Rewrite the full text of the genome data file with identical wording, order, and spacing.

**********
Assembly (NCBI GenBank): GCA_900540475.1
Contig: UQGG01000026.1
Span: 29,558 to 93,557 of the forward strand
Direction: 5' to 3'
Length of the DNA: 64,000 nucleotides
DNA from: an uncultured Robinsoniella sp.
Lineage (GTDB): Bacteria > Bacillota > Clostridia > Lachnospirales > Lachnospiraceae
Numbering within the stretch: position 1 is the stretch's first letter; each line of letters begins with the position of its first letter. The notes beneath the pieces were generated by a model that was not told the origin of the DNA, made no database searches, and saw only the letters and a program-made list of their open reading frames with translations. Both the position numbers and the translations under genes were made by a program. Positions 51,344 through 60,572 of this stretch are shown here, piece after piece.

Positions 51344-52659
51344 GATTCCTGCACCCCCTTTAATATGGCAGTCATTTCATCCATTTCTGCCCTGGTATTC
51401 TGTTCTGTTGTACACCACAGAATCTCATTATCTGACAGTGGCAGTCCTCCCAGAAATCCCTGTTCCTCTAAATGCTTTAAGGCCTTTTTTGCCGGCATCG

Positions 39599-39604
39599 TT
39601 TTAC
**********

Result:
Assembly (NCBI GenBank): GCA_900540475.1
Contig: UQGG01000026.1
Span: 29,558 to 93,557 of the forward strand
Direction: 5' to 3'
Length of the DNA: 64,000 nucleotides
DNA from: an uncultured Robinsoniella sp.
Lineage (GTDB): Bacteria > Bacillota > Clostridia > Lachnospirales > Lachnospiraceae
Numbering within the stretch: position 1 is the stretch's first letter; each line of letters begins with the position of its first letter. The notes beneath the pieces were generated by a model that was not told the origin of the DNA, made no database searches, and saw only the letters and a program-made list of their open reading frames with translations. Both the position numbers and the translations under genes were made by a program. Positions 51,344 through 60,572 of this stretch are shown here, piece after piece.

Positions 51344-52659
51344 GATTCCTGCACCCCCTTTAATATGGCAGTCATTTCATCCATTTCTGCCCTGGTATTC
51401 TGTTCTGTTGTACACCACAGAATCTCATTATCTGACAGTGGCAGTCCTCCCAGAAATCCCTGTTCCTCTAAATGCTTTAAGGCCTTTTTTGCCGGCATCG

Positions 39599-39604
39599 TT
39601 TTAC